This effect is also visible on fully rendered files with all the settings set to "Best". Audio plugins have no effect (seems obvious but I thought I'd mention it anyway.

If I have no plugins in the Video Track FX, the rendered film doesn't change and looks virtually identical to the original HI8 footage (it comes out a tiny tiny bit brighter) By connecting my HI8 player and the computer to different S-video sockets on the TV, I can compare the rendered (using print to tape) and original film live by simply switching channels back and forth.
I would love to hear that I can fix this because I can't apply any effects to the video track without significantly changing certain colors. Again, it only appears to affect the skin tone, not all colors or the whole image.

Perhaps I'm just really unlucky and have a strange combination of hardware that creates this problem.

taliesin wrote on 1/30/2004, 11:13 AM
What you describe is rather clear - as well as curious in the results.

This is very strange actually because some of the folks over here can't reproduce this result whatever we try to do.

Are you sure you are using the Sony Pictures DV codec? In "Options/Preferences-General" have you checked "Ignore Third Party Codecs" and unchecked "Use Microsoft DV Codec"?

What result do you get if you don't render to DV-AVI but to uncompressed AVI, to M-JPEG (4:2:2) or to DVCPro50 (if you have those codecs available)?

DaLiV wrote on 1/30/2004, 11:29 AM
berti - they can't explain your problem
while no recodings (as peoples have ntsc devices - and recode file to ntsc /very possible that recoding done via rgb/ so they can't see problem in this file. i'm while have no the same type of recordings in ntsc format [as have no capable devices]) they can't explain to you this problem.) you can see this effect. After recoding - which is done for ntsc - they see no difference (conversion not capable to handle overluminated matherials) - and can not see orange on tv - but yellow as on monitor - so they will talk's about your codec faults, your hardware faults, but they realy works normally.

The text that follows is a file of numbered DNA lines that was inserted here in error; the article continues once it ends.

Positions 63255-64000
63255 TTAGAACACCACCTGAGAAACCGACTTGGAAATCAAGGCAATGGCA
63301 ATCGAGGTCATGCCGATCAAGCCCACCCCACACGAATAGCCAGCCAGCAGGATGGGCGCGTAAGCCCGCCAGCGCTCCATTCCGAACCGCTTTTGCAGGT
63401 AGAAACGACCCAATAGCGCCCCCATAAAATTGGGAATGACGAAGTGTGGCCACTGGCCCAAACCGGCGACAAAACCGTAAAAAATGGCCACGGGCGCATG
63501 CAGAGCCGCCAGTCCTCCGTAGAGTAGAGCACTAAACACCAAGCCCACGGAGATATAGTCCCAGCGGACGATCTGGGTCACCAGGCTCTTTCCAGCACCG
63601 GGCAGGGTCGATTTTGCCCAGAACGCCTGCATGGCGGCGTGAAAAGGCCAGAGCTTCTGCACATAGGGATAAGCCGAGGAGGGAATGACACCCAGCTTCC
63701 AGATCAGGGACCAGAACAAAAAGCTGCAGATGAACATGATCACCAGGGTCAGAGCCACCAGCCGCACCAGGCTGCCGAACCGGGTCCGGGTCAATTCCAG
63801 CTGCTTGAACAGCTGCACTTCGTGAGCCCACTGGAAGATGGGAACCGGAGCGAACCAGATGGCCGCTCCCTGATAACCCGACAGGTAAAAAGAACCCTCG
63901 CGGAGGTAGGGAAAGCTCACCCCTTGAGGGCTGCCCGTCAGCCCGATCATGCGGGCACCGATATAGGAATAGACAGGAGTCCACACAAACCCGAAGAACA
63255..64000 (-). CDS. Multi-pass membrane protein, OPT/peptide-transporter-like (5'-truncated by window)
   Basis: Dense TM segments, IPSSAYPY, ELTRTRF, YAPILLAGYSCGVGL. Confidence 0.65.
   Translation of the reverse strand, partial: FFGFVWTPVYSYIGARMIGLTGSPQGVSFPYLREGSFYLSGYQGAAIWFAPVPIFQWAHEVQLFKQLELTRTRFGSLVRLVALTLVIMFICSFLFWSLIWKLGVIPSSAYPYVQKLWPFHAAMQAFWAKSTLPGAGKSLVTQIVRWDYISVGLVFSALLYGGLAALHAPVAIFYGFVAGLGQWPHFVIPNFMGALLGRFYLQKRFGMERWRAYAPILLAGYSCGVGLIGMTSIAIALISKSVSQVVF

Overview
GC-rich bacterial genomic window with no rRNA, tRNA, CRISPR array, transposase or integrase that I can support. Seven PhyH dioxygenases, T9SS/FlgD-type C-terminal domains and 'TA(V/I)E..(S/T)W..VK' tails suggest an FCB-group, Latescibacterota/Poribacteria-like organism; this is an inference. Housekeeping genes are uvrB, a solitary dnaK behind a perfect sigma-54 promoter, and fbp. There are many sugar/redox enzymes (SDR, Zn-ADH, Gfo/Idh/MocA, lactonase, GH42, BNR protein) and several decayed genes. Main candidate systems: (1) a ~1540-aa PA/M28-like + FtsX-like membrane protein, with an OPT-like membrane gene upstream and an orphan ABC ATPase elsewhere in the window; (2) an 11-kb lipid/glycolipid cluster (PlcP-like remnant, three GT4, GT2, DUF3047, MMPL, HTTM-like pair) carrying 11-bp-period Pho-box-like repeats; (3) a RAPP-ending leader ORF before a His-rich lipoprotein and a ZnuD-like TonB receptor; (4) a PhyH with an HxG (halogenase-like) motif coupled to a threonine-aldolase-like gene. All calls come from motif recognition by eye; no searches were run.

also may be they render to see this file - but need preview direct from timeline

their hardware also do this - but they while don't want to search that type matherials.
no matter ntsc or pal as they says. difference in this is ntsc send color information for each 4 pixels horisontally oriented , pal send for 2 pixels horisontally but once per 2 lines (you can see that in many specifications and noone of them don't tel that ntsc give you more applicable colors - so both use 8 bit per each value Y,U,V /we are speak about consumers devices/ ).
Best Regards DaLiV

so wait answers from other then taliesin and farss
DaLiV wrote on 1/30/2004, 11:43 AM
i'm knew mine english not so good - so:
may be i'm cant to explain what they must be done to see that effect - you can try do it....
Spot|DSE wrote on 1/30/2004, 12:19 PM
K. I've just borrowed a PAL monitor from my friends at Thomson.